BUFFALO – Before development camp started this week, Chadd Cassidy knew nothing about Maxwell Willman. Heck, very few had heard of the winger until the Sabres drafted him 121st overall last month.
Willman mostly went unnoticed playing at Barnstable High School in Hyannis, Mass., a popular tourist town in Cape Cod. He nearly left the game to attend Quinnipiac University as a regular student. But Willman transformed himself into a prospect last year playing at Williston Northampton, a prep school in his home state.
Right away, Cassidy, who’s running camp, noticed the 19-year-old’s skating and skill level.
“For whatever reason, my eyes kept going to him and watching him, seeing a lot of little things that he did well,” Cassidy, Rochester’s coach, said Thursday inside the First Niagara Center.
How impressive has 6-foot, 174-pound Willman looked?
“He’s a guy that has really probably surprised me more than anyone here at camp,” Cassidy said.
How did Willman, who will play at Brown University this fall, morph from an unknown high schooler into a fifth-round NHL draft pick in barely a year?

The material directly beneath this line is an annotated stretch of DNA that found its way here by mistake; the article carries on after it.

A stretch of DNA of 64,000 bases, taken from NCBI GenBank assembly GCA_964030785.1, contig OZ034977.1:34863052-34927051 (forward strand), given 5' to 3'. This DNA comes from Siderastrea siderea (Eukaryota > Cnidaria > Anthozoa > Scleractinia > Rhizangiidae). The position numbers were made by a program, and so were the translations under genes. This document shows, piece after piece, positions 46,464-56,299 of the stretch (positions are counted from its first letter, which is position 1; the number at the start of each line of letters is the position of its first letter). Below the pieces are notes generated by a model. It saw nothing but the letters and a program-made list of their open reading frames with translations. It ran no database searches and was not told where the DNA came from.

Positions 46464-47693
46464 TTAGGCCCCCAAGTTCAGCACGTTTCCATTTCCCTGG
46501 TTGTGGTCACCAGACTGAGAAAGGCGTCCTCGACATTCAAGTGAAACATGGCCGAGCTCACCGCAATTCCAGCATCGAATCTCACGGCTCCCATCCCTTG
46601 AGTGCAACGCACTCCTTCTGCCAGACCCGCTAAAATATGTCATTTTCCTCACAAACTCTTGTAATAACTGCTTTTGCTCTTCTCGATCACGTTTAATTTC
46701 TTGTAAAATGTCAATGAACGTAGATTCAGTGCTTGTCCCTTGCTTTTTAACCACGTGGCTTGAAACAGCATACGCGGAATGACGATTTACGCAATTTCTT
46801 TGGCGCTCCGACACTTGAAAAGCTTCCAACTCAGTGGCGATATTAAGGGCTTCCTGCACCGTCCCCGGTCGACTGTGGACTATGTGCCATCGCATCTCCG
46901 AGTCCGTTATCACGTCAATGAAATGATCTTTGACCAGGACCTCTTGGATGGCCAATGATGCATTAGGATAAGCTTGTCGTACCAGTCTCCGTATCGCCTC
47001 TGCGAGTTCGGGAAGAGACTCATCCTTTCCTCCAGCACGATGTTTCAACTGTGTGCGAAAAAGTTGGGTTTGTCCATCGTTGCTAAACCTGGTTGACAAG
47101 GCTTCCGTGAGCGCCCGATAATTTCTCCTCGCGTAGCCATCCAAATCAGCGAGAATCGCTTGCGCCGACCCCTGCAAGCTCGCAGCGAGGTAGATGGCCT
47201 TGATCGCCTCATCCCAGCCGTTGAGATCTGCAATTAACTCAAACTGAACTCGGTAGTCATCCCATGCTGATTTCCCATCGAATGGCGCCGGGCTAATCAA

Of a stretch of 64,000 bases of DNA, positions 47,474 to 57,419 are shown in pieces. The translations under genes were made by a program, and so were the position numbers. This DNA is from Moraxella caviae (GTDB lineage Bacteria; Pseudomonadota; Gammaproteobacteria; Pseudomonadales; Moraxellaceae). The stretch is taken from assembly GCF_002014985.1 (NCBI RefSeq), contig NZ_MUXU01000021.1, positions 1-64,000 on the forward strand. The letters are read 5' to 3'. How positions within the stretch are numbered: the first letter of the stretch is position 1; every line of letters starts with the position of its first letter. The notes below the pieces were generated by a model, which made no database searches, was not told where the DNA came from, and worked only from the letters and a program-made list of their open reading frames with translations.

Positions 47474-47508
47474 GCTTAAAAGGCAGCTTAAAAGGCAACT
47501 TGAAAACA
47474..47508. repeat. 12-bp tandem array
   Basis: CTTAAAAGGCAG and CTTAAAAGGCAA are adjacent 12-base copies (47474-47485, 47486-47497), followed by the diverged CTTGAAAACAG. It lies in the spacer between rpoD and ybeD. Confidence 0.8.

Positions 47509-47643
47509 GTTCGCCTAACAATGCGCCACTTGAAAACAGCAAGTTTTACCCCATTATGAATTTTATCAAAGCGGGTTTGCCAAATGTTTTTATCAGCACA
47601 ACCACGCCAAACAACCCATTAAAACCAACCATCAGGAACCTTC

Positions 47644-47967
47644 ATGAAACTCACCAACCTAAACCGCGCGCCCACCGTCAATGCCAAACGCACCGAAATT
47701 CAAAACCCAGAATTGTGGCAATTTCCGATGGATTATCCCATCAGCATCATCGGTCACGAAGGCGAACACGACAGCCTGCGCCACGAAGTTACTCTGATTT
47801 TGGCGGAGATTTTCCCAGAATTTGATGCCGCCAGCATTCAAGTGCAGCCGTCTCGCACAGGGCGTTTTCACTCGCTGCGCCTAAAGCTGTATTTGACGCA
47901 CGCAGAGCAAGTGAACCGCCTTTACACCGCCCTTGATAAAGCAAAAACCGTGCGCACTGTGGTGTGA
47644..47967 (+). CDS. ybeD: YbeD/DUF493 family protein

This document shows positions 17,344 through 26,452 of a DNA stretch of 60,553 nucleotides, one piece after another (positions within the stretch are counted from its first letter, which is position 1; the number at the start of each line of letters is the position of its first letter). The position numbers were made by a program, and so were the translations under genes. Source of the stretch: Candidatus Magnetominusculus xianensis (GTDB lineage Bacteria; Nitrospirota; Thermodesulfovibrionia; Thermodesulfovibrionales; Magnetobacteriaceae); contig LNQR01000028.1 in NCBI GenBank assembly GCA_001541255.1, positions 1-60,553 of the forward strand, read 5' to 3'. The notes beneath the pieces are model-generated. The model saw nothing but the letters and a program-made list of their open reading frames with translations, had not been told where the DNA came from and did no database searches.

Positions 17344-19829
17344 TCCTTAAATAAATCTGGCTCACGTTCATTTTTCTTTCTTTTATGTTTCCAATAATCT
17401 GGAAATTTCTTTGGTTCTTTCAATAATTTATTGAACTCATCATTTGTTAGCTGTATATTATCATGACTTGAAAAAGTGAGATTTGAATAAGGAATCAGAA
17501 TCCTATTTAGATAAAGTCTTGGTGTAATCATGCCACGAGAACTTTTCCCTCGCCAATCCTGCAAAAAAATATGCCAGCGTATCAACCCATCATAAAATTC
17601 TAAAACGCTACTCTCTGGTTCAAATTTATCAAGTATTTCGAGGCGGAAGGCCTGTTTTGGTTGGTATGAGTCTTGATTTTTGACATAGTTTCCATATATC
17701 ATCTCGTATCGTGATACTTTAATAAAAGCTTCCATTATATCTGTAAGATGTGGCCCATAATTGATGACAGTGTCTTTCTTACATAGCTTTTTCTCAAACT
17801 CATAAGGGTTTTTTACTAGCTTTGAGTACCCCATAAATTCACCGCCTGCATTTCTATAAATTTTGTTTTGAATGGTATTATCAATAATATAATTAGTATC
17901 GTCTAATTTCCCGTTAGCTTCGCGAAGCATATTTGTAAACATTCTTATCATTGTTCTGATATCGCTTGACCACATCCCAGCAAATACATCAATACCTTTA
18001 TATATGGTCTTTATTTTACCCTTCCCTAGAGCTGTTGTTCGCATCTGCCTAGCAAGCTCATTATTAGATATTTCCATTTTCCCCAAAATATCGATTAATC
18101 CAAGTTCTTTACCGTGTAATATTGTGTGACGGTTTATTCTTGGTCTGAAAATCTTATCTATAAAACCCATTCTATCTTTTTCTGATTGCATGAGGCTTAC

“I think just gaining confidence every step of the game, just knowing that I can play at the next level and I can compete with some of these guys out here and just working hard, never giving up and just keep on going,” said Willman, who will attend Brown University this fall. “It’s definitely exciting the journey that I’ve took.”
Willman acknowledged he wasn’t ready to be drafted after finishing high school.
“That year at Williston definitely helped a lot, getting bigger, stronger and faster and just knowing the game a lot more,” he said.
Willman said he plays “a little bit” like Chicago superstar and South Buffalo native Patrick Kane.
“I like attacking on the rush, stickhandling, going by guys,” he said. “I think I have a quick shot I can beat goalies with. It’s not the hardest but it’s quick and accurate. I like to move the puck, get it back and just use my vision on the ice.”
Cassidy said Willman possesses “a lot of upside.”
“Hopefully,” he said, “he can put some muscle on that frame as he develops and goes to college.”
The Sabres like more than Willman’s skill. He takes pride in his character. After drafting him, general manager Tim Murray called him a kid you’d “want your daughter to marry.”
“I saw that one on Twitter,” Willman said. “That was pretty funny.”